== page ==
Sudan’s warring sides sign political agreement
Sudan’s military council and the opposition alliance on Wednesday formally signed a power-sharing agreement to lead the country until elections can take place. Leaders from both sides signed their initials on the “political declaration” after overnight talks. Under the deal, both sides agreed to form a joint sovereign council to rule for “three years or a little more,” with five seats for each party and an additional seat for a civilian with a military background. A military leader will head the council for the first 21 months, followed by a civilian leader for the next 18. The pro-democracy alliance will appoint a Cabinet, and the two sides will agree on a legislative body within the first three months of the transition period. Protesters also called for an independent investigation of the violence against them.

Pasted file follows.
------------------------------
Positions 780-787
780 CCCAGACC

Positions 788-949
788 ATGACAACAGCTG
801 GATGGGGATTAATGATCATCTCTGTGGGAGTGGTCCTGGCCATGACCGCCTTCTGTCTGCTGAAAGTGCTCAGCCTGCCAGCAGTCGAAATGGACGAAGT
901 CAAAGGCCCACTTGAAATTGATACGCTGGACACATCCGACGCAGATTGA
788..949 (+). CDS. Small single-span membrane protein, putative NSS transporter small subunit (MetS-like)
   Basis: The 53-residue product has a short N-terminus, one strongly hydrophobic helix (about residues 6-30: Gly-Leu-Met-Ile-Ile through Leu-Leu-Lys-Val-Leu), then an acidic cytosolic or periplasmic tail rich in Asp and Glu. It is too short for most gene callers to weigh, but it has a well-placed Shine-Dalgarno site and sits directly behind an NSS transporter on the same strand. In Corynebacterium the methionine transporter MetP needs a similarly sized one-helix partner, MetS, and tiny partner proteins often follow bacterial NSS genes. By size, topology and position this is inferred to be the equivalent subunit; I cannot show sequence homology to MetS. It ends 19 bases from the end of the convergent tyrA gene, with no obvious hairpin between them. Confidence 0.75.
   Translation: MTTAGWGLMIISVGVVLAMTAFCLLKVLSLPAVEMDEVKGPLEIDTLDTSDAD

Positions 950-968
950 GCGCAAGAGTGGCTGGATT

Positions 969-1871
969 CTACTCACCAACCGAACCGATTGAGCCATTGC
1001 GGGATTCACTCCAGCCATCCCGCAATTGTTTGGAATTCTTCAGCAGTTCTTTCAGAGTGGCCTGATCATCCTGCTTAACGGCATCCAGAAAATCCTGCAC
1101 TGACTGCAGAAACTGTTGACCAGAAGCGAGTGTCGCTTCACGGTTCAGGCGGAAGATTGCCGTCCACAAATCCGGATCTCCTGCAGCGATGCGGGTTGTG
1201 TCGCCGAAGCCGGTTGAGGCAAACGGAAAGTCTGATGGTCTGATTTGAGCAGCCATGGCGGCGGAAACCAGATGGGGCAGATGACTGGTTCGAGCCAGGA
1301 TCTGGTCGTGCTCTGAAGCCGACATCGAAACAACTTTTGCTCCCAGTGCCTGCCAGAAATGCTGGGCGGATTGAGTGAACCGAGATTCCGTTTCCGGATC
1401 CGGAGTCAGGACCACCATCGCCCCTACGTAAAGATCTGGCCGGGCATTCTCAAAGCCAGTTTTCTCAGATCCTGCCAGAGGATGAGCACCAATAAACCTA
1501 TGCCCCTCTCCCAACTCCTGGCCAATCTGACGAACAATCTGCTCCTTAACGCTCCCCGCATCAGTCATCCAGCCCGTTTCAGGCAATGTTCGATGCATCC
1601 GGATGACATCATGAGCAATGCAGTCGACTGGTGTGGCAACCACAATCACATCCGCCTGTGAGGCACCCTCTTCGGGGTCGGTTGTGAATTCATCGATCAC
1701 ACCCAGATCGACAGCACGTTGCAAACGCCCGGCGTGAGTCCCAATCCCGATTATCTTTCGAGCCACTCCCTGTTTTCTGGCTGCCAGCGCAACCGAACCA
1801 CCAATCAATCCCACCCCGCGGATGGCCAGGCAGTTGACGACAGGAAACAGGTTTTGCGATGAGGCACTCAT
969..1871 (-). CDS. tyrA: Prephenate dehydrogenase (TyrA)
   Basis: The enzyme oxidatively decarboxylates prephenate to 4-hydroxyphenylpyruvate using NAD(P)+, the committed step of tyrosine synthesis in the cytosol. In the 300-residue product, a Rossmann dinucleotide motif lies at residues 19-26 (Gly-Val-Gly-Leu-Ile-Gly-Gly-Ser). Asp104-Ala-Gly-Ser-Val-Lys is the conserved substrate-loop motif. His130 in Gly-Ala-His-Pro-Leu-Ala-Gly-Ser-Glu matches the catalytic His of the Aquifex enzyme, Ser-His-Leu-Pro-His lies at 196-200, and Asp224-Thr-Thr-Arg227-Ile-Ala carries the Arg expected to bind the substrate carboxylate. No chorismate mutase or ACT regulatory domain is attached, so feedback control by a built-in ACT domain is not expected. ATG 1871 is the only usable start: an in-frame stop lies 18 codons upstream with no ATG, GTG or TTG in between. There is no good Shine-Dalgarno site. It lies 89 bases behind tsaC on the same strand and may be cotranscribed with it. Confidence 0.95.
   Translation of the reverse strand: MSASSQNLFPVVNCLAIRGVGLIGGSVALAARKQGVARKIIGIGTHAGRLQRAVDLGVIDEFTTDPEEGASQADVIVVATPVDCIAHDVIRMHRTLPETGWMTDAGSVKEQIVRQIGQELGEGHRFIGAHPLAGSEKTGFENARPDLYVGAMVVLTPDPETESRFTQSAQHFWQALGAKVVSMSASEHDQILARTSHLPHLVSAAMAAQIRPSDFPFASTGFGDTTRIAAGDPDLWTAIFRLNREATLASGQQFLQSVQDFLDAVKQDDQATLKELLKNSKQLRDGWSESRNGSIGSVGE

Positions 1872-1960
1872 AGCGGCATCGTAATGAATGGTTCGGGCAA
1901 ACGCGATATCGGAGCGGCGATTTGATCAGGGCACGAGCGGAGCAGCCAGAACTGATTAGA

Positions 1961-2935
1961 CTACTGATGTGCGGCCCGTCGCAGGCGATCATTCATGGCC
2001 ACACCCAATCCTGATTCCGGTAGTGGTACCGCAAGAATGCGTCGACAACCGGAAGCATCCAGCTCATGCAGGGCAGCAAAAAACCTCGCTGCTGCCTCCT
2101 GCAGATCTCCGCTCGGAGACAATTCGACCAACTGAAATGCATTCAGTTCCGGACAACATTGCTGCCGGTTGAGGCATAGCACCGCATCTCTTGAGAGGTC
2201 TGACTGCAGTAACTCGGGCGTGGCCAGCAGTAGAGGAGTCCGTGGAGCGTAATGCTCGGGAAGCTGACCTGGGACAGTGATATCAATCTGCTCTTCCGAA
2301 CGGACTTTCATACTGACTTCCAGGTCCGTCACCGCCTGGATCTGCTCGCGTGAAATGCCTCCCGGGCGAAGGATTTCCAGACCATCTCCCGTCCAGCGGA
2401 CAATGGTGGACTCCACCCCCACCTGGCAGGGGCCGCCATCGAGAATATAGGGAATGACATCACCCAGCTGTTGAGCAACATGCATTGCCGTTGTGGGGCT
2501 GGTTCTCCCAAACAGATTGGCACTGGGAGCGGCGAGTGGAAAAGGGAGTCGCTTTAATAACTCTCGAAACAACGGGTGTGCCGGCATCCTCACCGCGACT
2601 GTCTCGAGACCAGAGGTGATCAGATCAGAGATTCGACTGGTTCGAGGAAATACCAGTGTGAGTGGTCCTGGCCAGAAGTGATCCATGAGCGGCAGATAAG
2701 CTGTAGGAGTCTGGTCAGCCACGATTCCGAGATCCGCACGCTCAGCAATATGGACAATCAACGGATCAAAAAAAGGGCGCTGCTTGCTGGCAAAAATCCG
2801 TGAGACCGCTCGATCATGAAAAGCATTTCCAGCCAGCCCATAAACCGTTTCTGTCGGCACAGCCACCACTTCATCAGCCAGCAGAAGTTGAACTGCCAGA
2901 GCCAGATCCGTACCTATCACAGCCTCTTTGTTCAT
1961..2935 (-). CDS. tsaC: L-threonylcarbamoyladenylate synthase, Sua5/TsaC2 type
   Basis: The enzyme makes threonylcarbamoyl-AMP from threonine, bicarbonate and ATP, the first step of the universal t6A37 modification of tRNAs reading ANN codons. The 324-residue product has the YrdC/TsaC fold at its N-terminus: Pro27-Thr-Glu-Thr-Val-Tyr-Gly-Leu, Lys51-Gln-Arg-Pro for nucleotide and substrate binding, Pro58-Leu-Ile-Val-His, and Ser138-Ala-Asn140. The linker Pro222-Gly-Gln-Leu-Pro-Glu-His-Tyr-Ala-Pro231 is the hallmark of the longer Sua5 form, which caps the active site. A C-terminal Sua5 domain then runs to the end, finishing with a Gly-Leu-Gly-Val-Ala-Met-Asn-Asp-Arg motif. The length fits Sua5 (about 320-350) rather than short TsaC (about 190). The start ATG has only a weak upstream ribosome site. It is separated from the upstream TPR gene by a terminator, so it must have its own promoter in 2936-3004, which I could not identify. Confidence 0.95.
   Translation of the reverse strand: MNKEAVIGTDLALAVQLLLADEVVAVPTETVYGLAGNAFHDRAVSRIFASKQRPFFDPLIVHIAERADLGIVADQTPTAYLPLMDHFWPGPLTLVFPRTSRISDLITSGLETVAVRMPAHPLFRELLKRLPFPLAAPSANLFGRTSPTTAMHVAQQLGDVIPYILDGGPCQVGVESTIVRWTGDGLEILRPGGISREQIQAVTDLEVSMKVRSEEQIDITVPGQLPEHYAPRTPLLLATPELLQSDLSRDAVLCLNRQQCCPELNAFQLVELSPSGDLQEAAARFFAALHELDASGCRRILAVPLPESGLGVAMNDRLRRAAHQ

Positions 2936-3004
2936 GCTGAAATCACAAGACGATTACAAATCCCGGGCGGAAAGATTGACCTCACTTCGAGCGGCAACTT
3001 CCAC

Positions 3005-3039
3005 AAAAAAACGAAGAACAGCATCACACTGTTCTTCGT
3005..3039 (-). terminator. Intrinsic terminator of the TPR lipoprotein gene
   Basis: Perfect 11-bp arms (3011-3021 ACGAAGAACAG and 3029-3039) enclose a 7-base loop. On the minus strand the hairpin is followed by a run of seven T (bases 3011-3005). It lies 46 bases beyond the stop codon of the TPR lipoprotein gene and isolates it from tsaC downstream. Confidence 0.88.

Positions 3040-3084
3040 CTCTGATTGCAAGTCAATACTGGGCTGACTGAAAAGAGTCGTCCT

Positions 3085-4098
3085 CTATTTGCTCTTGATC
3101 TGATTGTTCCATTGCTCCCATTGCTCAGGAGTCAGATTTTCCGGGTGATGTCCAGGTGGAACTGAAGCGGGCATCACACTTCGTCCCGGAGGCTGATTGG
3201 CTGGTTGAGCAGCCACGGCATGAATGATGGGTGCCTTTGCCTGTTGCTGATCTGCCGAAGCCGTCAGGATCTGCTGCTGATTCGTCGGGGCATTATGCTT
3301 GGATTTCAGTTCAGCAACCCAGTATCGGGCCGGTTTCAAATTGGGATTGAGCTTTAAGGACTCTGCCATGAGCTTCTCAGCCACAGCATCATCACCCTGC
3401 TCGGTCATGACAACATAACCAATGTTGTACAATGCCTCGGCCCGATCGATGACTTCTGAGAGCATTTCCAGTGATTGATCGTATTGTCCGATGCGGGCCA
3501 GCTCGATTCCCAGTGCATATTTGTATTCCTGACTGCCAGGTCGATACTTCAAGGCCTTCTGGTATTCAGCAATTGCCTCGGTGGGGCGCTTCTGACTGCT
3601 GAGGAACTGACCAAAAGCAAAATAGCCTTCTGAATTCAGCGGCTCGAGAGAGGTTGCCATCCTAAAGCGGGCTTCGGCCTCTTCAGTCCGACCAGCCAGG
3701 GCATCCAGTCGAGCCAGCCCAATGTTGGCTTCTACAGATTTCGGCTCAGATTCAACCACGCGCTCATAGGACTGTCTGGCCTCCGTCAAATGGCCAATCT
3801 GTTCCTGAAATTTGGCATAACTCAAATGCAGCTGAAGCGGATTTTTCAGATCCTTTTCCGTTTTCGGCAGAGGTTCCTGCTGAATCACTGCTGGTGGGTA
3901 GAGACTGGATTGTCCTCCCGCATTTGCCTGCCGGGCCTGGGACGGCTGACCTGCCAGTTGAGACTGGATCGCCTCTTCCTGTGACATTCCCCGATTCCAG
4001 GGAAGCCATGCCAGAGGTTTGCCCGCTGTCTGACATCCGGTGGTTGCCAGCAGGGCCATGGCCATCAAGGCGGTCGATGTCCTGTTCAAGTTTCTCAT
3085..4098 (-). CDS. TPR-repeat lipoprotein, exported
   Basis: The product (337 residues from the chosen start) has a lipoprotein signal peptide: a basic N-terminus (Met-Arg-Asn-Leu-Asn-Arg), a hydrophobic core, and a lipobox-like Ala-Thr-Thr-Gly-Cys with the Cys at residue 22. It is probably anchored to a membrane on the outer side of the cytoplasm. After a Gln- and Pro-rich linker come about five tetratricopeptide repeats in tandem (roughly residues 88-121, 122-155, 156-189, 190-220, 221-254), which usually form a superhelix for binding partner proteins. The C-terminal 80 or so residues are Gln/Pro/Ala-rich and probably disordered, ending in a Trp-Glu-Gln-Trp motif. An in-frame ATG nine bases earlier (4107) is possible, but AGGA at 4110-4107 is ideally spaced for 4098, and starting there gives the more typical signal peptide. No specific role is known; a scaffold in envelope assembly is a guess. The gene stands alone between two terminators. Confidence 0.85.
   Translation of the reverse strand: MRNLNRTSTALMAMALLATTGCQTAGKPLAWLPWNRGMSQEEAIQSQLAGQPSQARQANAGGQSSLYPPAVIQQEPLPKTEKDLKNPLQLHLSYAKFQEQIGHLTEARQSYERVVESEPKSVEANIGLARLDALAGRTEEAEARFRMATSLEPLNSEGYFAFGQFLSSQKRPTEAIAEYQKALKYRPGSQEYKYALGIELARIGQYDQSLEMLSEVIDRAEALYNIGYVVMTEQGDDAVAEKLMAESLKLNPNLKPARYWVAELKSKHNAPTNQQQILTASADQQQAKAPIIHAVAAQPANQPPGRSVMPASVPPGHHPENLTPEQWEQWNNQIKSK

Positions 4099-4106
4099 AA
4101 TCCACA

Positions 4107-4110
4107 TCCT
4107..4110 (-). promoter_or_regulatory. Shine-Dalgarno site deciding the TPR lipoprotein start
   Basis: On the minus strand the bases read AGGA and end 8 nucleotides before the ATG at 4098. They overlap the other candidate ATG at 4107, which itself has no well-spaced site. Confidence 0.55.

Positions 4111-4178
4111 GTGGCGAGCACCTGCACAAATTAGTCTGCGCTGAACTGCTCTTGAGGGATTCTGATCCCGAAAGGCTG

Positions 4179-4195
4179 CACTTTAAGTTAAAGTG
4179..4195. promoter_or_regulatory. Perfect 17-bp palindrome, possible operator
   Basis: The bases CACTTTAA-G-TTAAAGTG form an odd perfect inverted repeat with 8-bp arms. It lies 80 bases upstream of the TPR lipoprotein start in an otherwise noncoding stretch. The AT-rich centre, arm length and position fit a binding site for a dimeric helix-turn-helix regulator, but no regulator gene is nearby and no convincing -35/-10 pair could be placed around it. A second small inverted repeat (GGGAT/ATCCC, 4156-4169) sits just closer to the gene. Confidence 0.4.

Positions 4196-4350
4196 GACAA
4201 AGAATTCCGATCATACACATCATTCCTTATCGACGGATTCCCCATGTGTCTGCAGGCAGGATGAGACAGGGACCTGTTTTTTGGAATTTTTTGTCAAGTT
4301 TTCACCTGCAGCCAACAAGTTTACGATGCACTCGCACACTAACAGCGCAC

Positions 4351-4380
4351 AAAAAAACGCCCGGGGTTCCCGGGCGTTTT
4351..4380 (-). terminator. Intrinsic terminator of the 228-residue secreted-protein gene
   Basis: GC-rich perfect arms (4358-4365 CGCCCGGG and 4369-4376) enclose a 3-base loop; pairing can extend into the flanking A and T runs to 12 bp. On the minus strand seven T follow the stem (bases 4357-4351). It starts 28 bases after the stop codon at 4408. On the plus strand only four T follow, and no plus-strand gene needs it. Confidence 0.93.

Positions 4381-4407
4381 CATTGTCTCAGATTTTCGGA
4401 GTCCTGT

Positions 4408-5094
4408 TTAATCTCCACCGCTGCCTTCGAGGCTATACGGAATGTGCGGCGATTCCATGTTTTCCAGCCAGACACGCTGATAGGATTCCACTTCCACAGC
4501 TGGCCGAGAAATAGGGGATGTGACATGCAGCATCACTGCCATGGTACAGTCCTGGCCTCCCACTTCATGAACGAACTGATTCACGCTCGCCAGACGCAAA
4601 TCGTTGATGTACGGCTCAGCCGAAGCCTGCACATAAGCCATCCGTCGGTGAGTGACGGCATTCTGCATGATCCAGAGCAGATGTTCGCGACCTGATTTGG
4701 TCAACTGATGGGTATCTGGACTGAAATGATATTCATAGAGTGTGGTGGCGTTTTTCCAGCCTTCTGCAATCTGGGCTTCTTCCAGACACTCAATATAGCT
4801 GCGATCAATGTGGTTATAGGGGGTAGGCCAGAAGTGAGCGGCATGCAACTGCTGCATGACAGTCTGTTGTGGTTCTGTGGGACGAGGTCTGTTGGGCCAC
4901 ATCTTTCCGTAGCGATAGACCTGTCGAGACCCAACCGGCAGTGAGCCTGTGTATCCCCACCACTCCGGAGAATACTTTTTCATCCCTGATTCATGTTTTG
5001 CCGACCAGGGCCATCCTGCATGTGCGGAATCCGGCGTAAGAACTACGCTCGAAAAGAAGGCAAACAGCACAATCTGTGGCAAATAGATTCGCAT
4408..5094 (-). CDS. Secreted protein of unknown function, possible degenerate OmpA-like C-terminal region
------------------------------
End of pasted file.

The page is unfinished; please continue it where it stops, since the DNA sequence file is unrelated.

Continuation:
More than 250 people have died since the uprising began against longtime leader Omar al-Bashir, according to protest leaders. Protesters have demanded a civilian-majority transitional government since the military ousted al-Bashir in April. Talks broke down after a violent military crackdown on protesters at a sit-in camp on June 3.
The two sides are expected to continue talks to adopt a constitutional agreement.
“We want a stable homeland, because we have suffered a great deal,” Ibrahim al-Amin, a leader in the opposition Forces of Freedom and Change coalition, said after the signing ceremony.
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